It's great to see that over one hundred years since its inception, the Titan Clydebank is being given the status it deserves as a symbol of the city's engineering heritage. Perhaps this is due to many cantilever cranes being eliminated from history through their demolition with the decline of industry. The Titan may no longer be operational but as of today, it's legacy is assured. 

Visit RCAHMS' website for more details or search SCRAN through the GSA Library catalogue for a strong selection of historic images.

Monday, August 12, 2013

Tonight: 'Unbuilt Britain' Series Begins

Tonight sees the beginning of a new architecture series on BBC Four looking at some of the ambitious designs never to the leave the drawing board. 'Dreaming the Impossible: Unbuilt Britain' will look at some of the grandest and mapcap ideas ever proposed to leave us contemplating city landscapes which might have been.


The series is presented by architecture historian Dr Olivia Horsfall Turner, expert in seventeenth century, British architecture. In tonight's programme, entitled 'Glass Houses', she uses her knowledge base to explore architect Sir Joseph Paxton's controversial design in 1855 to build a ten-mile glass transport loop around the centre of London. The ostentatious, and highly-expensive design was abandoned despite a sanctioning bill reaching Parliament, due to the outbreak of cholera in the mid-nineteenth century. Intriguingly however, the plan was resurrected 100 years later by architect Geoffrey Jellicoe as an answer to solving London's congestion problems. Inspired by Paxton, Jellicoe's design for a transport green belt favoured the use of glass, even going as far as to suggest a 'glass city' which would radicalise the transport system beyond all recognition...



The Unbuilt Britain series is comprised of three programmes all looking at the influence of technology on urban planning and design. If this gets you thinking, why not also check out broadcaster Jonathan Glancey's brilliant radio series on BBC Radio 4 of the same title.

Friday, August 09, 2013

Cairt: Newsletter of the Scottish Maps Forum

The National Library of Scotland have just published the latest issue of Cairt, the newsletter of the Scottish Maps Forum available to read here. The bulletin, issued twice per year, is a useful resource for information on new websites and online resources, and gives the lowdown on research projects using historical maps.


This most recent issue charts the creative residences of Shetland-based textile artist Diane Garrick and writer and broadcaster Tom Pow. The two were set the task of using the Library's extensive Bartholomew Archive to engage groups of visitors who may not have otherwise used the collection, to experience it for themselves.


During her Residency, Diane produced a number of textile works which were inspired by the archive and the Library's general collection of maps. This made us pause to consider how resources as quantitative in nature as maps can be reconstructed in a creative process which imbues place with personal meaning. With the rise of digital mapping through resources we've blogged about in the past such as Pastmap and Cartogrammar, this is an interesting perspective, reified by considering the painstaking efforts which cartographers in earlier centuries endured to bring us beautifully illustrated maps. Textile mapping is one example of the creative potential contained in map collections, and possibly other, data-intensive resources regularly consulted by architects and engineers.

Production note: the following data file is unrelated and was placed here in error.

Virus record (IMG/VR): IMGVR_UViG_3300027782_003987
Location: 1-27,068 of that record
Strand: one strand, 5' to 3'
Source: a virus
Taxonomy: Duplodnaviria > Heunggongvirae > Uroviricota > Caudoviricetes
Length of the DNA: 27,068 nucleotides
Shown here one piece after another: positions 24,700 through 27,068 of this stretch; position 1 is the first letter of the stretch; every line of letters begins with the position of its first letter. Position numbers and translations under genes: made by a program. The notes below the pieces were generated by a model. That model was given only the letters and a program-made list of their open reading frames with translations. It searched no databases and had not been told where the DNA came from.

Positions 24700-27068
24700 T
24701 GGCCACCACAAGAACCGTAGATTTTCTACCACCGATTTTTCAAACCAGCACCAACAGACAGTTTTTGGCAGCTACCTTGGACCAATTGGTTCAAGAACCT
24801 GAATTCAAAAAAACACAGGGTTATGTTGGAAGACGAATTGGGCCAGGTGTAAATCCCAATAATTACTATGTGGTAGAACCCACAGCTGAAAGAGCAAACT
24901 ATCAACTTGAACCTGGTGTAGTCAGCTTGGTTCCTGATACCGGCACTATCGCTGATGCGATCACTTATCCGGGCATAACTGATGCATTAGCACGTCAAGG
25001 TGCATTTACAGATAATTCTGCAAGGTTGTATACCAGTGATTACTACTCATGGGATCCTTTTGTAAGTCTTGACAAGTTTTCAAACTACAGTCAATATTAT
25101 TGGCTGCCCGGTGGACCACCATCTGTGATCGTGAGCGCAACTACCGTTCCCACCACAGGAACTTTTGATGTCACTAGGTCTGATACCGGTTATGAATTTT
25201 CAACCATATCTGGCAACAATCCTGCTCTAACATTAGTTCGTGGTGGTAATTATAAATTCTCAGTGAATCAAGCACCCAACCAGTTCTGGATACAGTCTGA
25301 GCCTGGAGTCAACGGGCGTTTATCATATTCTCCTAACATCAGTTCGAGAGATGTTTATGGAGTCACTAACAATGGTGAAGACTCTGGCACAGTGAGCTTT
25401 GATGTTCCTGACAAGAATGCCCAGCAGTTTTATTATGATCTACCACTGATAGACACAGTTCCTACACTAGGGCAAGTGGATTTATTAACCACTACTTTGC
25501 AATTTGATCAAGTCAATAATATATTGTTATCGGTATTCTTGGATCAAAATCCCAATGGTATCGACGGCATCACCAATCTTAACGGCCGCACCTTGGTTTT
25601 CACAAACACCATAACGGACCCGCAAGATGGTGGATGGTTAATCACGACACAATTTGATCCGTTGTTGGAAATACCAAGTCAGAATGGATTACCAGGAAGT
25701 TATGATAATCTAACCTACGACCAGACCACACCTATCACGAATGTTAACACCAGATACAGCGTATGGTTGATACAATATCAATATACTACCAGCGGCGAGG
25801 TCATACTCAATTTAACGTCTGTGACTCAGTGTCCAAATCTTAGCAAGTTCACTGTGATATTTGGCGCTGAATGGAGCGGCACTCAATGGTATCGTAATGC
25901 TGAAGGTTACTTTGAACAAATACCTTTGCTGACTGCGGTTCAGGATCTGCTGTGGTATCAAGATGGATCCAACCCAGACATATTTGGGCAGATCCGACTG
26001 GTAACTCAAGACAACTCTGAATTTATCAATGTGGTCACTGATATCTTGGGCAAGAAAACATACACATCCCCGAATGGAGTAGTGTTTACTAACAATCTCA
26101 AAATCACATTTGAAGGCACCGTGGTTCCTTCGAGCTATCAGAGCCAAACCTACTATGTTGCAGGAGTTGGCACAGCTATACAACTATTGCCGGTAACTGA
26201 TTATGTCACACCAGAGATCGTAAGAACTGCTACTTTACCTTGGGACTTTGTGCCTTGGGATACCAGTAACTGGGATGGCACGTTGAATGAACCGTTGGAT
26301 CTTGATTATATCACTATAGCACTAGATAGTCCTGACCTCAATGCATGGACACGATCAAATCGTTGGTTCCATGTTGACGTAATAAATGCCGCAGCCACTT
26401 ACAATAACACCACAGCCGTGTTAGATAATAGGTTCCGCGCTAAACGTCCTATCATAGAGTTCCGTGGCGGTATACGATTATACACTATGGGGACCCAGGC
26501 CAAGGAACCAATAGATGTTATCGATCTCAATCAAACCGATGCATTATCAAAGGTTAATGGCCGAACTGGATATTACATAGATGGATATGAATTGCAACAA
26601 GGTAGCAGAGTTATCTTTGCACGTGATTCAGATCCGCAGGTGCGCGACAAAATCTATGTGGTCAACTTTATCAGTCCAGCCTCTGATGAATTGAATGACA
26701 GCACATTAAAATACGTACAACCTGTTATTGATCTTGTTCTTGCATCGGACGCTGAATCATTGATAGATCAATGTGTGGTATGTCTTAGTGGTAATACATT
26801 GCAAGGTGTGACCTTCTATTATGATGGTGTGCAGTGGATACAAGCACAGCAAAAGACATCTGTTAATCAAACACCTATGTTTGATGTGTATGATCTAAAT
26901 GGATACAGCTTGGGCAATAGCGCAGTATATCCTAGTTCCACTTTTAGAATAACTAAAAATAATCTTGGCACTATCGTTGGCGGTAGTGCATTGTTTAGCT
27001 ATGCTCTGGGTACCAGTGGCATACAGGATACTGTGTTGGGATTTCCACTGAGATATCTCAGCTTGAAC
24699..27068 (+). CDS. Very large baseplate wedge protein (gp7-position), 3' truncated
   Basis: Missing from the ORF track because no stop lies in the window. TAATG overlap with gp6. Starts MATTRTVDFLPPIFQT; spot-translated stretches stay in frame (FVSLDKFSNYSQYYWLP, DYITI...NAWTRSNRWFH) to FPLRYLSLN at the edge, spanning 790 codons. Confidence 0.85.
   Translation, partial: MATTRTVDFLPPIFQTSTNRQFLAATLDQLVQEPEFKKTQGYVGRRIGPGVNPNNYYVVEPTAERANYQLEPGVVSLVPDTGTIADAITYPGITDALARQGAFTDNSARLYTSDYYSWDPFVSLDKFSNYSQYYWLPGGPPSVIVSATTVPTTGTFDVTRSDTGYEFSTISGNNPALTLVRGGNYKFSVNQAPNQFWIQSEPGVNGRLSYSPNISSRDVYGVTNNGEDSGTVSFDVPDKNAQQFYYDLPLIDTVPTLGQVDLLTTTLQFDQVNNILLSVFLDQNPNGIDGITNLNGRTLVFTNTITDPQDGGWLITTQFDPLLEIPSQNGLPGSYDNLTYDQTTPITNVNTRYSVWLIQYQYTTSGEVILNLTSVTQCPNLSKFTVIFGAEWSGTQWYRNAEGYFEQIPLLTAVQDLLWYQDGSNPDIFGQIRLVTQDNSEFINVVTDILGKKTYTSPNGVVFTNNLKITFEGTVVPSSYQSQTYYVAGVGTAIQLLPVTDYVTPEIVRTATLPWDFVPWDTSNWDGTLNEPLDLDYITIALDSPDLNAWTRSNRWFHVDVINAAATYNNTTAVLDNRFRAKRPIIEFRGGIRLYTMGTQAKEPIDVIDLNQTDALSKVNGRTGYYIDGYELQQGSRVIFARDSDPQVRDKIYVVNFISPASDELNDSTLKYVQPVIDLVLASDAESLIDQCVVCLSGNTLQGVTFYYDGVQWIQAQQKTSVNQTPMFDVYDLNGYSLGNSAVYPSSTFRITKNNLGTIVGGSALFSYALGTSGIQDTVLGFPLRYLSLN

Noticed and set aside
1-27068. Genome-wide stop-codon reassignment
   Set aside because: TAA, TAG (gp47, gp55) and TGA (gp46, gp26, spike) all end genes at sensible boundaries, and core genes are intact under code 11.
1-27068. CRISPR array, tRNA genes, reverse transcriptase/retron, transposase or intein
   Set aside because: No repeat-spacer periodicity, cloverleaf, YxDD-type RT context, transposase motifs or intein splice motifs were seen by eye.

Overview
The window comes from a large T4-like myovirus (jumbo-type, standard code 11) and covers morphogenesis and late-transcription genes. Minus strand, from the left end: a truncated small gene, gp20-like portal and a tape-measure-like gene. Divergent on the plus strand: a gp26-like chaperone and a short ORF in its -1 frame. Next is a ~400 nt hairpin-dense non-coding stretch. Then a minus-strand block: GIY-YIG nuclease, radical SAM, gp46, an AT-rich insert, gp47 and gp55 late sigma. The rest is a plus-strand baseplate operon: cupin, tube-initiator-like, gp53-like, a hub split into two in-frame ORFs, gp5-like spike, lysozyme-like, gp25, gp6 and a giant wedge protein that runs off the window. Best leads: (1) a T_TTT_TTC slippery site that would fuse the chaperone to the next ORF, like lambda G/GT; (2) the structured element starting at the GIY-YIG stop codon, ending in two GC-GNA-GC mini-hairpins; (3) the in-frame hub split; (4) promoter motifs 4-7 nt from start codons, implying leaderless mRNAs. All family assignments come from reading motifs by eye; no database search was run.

'Cairt' is the Gaelic and seventeenth-century Scots word for map. Back-runs of previous issues can be found here as pdf files. It's possible to be added to be added to the mailing list to receive the 'Cairt' newsletter and information about events by emailing  maps@nls.uk.

Wednesday, August 07, 2013

Exhibition: Building Scotland 1945-1985

A photographic exhibition exploring Scotland's recent past through its twentieth century architecture is free to view throughout August at Glasgow City Heritage Trust. There are some unlikely additions to the roster which have been selected for the important points they make about Scotland's history between 1945 and 1985. Typographical House, Glasgow's derelict 1950s office-block at Clyde Street is one of the more surprising entries which is highlighted for its rarity as a small-scale office building, and its social history links, once serving as home to the Graphical, Paper and Media Union. Other structures such as Sillitto House in Edinburgh and the M8 Bailleston Interchange pull off the same feat; the commonplace propelling us to renewed appreciation of the local built environment and to reflect on what the architecture says about the people who inhabit it.


Docomomo Scotland, active campaigners for the conservation of Scotland's twentieth century architecture produced the exhibition for Glasgow City Heritage Trust. Docomomo Scotland is the local branch of Docomomo International, the committee for the documentation and conservation of buildings designed in the Modern Movement. Their organisation's website is well worth a gander for links to news items about the event and to related websites including this self-made Google map of 60 key Scottish monuments. From the website, you can also access this year's annual edition of MoMo World Scotland, an excellent, newsy introduction to modernist architecture in Scotland.


Building Scotland: 1945-1985 runs until September 2nd at the Heritage Trust's offices in Bell Street - directions here. Some of the examples of the structures on display can be browsed via the BBC's news website here.